The former “Hardball” host was accused of making inappropriate comments as well as other sexist behavior.

Former “Hardball” host Chris Matthews admitted that one of the allegations of sexist behavior leading to his departure was “highly justified” and called his actions “inappropriate.”
In his first interview since he left MSNBC, Matthews told the Vanity Fair podcast “Inside The Hive” that the allegation GQ columnist Laura Bassett had made against him was true. Bassett revealed in a Feb. 28 GQ article that Matthews had inappropriately flirted with her in the makeup room before she appeared on his show in 2016, saying, “Keep putting makeup on her, I’ll fall in love with her.”
(Note: Bassett previously reported for HuffPost).
Matthews, who was already under fire for both new and past sexist behavior, resigned several days later.
“I didn’t argue about it, I didn’t deny it,” Matthews said about Bassett’s article. “I accepted the credibility of the complaint in the article. I didn’t want to challenge the person that made the complaint and wrote the article. I thought it was very credible and certainly within the person’s rights to write that article, of course.”
Matthews also called Bassett’s allegation “highly justified.”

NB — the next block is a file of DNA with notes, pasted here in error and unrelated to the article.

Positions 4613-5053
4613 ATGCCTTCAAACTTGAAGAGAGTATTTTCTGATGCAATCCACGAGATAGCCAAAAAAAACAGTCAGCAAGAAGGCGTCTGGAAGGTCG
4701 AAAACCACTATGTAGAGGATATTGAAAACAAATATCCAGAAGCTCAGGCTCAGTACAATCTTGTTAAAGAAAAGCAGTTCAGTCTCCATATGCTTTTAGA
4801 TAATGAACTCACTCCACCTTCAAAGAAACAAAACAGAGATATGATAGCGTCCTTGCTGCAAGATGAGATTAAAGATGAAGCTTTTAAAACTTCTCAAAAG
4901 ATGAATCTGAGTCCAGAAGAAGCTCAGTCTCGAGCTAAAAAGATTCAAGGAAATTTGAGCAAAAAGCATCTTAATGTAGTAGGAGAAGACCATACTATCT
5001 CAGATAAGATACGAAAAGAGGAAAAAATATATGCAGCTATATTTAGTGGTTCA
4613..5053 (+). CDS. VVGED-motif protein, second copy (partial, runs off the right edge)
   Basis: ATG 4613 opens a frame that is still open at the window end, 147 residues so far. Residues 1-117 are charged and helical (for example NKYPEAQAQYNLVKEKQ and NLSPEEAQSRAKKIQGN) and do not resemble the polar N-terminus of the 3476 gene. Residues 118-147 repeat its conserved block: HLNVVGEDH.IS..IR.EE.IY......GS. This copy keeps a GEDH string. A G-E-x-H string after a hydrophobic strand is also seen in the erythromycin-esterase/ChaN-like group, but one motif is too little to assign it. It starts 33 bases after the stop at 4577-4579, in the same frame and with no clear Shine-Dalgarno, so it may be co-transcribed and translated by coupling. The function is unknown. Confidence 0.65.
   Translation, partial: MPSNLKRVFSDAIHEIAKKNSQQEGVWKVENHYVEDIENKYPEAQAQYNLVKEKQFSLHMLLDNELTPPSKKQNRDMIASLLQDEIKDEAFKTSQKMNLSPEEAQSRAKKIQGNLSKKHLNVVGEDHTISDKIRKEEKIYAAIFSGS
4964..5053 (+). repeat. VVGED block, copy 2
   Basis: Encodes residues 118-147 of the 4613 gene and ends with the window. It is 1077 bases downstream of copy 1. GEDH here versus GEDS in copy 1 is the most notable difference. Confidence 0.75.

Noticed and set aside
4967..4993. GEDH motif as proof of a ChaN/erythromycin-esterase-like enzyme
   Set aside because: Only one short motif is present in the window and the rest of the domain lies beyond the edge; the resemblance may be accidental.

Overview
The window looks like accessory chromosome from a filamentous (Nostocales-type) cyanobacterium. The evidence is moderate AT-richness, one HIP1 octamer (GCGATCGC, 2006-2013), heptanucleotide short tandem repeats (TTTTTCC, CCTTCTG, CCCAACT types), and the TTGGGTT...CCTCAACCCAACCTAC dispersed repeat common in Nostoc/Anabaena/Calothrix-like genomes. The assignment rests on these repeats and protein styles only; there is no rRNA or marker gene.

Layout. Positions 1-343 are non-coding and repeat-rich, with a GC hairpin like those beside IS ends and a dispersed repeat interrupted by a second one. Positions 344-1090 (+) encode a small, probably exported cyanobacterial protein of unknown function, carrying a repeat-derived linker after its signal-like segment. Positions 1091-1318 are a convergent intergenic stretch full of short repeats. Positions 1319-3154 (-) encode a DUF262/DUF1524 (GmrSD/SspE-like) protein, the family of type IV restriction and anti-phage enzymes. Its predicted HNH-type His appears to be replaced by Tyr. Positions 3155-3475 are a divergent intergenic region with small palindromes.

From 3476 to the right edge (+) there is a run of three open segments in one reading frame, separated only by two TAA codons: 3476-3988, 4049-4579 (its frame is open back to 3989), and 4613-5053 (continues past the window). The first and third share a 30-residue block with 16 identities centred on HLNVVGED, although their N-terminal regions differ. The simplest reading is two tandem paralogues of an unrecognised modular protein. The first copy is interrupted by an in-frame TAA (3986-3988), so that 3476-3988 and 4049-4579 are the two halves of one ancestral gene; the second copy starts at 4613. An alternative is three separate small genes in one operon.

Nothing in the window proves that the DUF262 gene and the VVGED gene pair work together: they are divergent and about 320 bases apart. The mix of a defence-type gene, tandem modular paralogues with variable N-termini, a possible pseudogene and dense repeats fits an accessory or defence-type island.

“Basically, as I said, to repeat myself, it’s inappropriate in the workplace to compliment somebody on their appearance,” he said. “This is in the makeup chair and I did it.”
Bassett said she appreciated Matthews confirming her story:
Matthews’ sudden on-air resignation in March appeared to come as a surprise to his colleagues. He said that the decision followed a discussion with the network. He also apologized for making comments about women’s appearances in the past, which he said were “never okay not then and certainly not today.”
In the week leading up to his departure, Matthews had faced harsh criticism for pressing Sen. Elizabeth Warren (D-Mass.) on why she believed a woman’s pregnancy discrimination allegation against former New York City Mayor Mike Bloomberg. Earlier in the year, Matthews apologized to Sen. Bernie Sanders (I-Vt.) for comparing the then-presidential candidate’s Nevada caucus win to the 1940 Nazi invasion of France.
Prior to that, Matthews’ history of poor behavior toward women dated back many years, including a 1999 sexual harassment complaint from a former “Hardball” producer who had accused him of making inappropriate jokes in front of her. The network said Matthews was formally reprimanded for that complaint.